If not addressed, trauma can lead to severe depression, anxiety, behavioral issues and substance abuse. Those suffering from the impact of trauma may withdraw and stop communicating, wreaking havoc on trauma sufferers and their families.

‘I’m Just Doing My Job’

Many first responders don’t know they’re suffering the effects of cumulative trauma. Although they are doing their jobs, the mayhem that happens repeatedly over time can teach the body to feel and react as if it is always in danger. The mindset of service to others is so strong that even when a person in these professions recognizes they are experiencing problems, they get into the habit of just “getting through it.”

Even if they do take a moment to “debrief,” sometimes the message they receive is to “get over it and get back to work.” Perceived weakness is not allowed on the job. It is not uncommon to suffer in silence.

Get Familiar with Trauma to Heal It

It is crucial to identify trauma and its causes, and become knowledgeable about how it impacts everyday life. Once first responders understand the process, they can learn to self-regulate and develop tools and techniques to implement during stress to prevent the brain from being hijacked.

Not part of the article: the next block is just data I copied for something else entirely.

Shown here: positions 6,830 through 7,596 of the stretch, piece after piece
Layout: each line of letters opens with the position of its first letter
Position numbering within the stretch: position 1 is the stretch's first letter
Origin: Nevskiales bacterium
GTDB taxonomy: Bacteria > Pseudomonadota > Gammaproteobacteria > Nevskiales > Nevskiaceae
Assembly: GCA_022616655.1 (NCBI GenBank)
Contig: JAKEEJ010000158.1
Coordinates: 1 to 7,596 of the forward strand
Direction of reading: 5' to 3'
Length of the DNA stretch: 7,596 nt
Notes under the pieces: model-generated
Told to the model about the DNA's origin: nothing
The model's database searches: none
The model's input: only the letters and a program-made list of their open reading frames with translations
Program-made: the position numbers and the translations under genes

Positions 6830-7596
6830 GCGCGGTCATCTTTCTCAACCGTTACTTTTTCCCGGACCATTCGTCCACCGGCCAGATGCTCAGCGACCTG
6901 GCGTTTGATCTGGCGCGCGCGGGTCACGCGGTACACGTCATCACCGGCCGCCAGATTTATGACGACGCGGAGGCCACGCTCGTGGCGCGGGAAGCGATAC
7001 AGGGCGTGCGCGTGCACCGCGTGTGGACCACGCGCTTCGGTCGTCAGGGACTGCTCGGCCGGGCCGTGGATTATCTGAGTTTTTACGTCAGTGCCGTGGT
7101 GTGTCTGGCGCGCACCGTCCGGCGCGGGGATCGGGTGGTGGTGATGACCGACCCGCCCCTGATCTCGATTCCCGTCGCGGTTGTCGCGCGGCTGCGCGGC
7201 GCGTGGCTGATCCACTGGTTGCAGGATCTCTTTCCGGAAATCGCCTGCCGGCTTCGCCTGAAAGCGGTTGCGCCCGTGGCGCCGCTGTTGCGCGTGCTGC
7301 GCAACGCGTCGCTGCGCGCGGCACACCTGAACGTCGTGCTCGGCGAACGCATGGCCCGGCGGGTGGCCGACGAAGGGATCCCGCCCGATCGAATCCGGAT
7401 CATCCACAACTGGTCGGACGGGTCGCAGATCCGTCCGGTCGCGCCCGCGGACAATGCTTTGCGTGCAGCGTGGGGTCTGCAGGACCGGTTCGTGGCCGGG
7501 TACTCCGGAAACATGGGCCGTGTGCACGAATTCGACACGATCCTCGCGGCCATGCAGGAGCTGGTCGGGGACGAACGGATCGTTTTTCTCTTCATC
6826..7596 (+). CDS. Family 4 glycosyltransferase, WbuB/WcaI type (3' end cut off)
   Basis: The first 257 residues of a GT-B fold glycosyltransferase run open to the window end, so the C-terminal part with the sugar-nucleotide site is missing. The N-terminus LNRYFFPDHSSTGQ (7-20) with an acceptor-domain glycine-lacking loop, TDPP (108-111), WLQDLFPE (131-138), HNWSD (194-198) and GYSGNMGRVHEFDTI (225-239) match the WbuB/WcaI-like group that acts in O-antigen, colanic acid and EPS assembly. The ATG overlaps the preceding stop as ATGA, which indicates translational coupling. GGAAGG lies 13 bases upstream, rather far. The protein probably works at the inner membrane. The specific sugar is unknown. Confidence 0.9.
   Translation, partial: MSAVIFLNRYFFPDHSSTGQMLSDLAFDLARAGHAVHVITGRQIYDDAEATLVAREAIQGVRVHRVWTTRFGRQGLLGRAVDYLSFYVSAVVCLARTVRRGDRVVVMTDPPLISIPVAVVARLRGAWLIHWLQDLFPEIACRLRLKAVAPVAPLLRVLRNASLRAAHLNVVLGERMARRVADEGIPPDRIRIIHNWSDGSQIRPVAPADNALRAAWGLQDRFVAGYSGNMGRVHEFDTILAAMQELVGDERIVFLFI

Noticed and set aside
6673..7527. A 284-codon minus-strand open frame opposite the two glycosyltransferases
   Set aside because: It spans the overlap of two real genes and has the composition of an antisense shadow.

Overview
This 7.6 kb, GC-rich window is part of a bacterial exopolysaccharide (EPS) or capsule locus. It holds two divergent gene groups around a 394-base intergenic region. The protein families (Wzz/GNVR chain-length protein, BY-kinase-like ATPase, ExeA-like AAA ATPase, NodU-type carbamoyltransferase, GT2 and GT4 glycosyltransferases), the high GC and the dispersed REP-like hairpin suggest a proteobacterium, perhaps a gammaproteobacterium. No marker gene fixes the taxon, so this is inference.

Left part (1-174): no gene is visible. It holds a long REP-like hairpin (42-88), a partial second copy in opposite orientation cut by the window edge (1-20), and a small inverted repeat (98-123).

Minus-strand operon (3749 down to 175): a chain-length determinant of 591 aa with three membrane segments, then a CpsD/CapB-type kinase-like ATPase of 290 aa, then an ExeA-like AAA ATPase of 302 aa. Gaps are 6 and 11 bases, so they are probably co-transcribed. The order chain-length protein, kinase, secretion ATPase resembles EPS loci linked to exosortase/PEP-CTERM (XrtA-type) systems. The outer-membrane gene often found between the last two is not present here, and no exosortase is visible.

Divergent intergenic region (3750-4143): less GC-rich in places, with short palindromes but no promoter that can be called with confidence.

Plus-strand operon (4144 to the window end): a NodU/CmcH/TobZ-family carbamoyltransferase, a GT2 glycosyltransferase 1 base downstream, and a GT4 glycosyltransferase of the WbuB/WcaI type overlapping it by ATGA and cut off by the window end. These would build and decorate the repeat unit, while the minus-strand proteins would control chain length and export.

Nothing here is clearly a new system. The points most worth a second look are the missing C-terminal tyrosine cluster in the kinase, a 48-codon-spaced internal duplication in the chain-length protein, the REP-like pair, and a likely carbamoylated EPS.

The driver who has been through an accident can learn to process their reactions: I’m not going to have a car accident. I’m okay. There’s nothing to indicate that I’m at risk right now. I can get through this. Same goes for the first responder whose trauma is intensified by countless tense moments and traumatic episodes. There is a way to normalize trauma: My breathing is fast, my heart is racing and I am sweating, but I can breathe through it. I don’t have to live in survival mode.

There are ways to desensitize and integrate trauma by going through the steps that led them there. Once first responders acknowledge and unpack the ways traumatic events have gripped their lives, they can loosen trauma’s hold.